Everything you buy at the store and everything you order online moves by truck. Planes and trains can't get it to your house or grocery store. We are dependent on trucks to move product from the airport and the rail yards to the stores and our homes.
Every day, experienced and qualified drivers give it up because the government, the traffic and the greedy companies involved in trucking have drained their enthusiasm for this life.
They take a job at a factory if they can find it, and are replaced by an inexperienced youngster dreaming of the open road. This inexperience leads to late deliveries, causing shortages and higher prices at the store, and crashes that lead to unnecessary deaths.
Times change. It seemed a little more human, before the accountants got at the industry.
Thursday, August 04, 2011
Not entirely sure what's going on here, but Rona seems to be looking at the Clement-burns in a most interesting way.
Wednesday, August 03, 2011
Hope juice and radical mediocrity
Me? I think the Obama crew are like our federal Liberals in the sense that they're simply afraid of doing anything too decisive. Mediocre action actually feels less risky than radical action, even though the opposite is often the case.
Mediocrity in time of crisis means that your actions will be insufficient to combat the crisis. There is also I think a tendency to downplay the severity of a problem, leading one to justify lukewarm solutions that do not go far enough. It's like an abusive relationship where one the abused sort recognises the problem, but not to the degree that will cause them to take the necessary steps to end the abuse.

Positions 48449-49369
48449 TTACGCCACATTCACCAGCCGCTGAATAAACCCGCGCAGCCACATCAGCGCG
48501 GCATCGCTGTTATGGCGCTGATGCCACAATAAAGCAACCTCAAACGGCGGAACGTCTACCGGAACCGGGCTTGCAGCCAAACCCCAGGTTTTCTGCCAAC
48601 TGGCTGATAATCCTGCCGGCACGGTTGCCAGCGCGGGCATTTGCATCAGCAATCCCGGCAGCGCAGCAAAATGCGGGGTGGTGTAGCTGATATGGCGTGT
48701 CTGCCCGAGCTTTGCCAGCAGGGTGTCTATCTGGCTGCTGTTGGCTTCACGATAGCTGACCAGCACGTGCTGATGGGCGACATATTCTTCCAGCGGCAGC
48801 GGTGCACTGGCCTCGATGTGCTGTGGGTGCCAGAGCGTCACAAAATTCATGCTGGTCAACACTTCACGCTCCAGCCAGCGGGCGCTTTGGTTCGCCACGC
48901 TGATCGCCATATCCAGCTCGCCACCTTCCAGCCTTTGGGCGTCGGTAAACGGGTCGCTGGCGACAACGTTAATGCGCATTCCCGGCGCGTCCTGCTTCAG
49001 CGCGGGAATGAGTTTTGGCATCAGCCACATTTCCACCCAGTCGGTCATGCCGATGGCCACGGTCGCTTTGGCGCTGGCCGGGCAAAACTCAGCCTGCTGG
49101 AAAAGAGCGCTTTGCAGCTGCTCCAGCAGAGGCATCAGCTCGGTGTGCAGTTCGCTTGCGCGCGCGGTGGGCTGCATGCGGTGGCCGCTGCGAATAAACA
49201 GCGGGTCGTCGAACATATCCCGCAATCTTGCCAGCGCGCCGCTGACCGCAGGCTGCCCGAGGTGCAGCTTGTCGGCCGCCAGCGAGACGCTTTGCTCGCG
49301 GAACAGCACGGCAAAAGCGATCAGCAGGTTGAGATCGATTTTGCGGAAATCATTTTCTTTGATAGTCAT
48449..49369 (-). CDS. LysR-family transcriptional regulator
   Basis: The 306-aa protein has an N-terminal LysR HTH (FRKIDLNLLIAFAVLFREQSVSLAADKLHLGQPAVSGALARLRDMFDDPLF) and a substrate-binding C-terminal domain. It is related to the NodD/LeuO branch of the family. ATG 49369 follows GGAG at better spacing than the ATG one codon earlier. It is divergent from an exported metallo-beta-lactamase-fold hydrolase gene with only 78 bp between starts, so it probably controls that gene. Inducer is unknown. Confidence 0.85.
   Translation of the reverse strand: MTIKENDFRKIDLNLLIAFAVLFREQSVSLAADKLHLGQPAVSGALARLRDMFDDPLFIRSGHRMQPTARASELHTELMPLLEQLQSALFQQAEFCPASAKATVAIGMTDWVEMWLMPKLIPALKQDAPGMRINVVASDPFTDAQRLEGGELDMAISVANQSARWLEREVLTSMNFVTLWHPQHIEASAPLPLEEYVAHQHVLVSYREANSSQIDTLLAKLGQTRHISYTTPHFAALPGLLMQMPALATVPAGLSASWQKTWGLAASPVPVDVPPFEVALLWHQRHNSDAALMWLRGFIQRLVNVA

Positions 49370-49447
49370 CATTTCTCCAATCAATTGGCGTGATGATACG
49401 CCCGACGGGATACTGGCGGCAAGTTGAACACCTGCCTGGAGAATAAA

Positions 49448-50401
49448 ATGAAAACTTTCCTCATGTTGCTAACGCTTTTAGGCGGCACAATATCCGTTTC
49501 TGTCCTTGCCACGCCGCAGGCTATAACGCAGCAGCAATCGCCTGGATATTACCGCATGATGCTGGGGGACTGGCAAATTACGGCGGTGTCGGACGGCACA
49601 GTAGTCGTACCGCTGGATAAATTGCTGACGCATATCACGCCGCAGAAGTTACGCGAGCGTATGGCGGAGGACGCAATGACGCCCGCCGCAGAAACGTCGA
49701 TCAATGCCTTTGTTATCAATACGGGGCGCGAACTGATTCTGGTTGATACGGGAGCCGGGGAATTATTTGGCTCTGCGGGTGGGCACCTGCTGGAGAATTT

Since his election Obama hasn't quite manage to fully extract from Iraq, remains in Afghanistan to the point where the US is slowly shifting into an adversarial relationship with Pakistan proper. He couldn't bring banks the heel and fully investigate their executives during the 2008 crisis, and he hasn't quite managed to get the jump on the consequent dep/recession. He certainly hasn't managed to pwn the Republican/Tea Party fanatics, and instead seems to prefer to mush himself into their paws, not to mention divide his own party over the debt ceiling settlement.
His mediocrity has made everything worse, and 'hope' is what he's audaciously substituted for action. The less kind will soon call him a coward.
It really is a shame the rest of us on the planet will have to deal with what this means for 2012.
Dear Jason Kenney et al.,
"The notion that such an individual enjoys the same privacy rights as a law-abiding Canadian citizen is bizarre in the extreme," Kenney has told Postmedia. "And the fact that people are concerned about this just shows the kind of ideological process obsession that some people have that overrides any consideration for the public interest or the integrity of our immigration system."
Your contemptuous dismissal of process in is alarming because it suggests an utter lack of respect for the system of laws that govern this country. Publishing lists of names such as this recalls authoritarian regimes of present and past that have mad enemies lists, where neighbour is encouraged to turn on neighbour, and the state thieves people from their beds at night.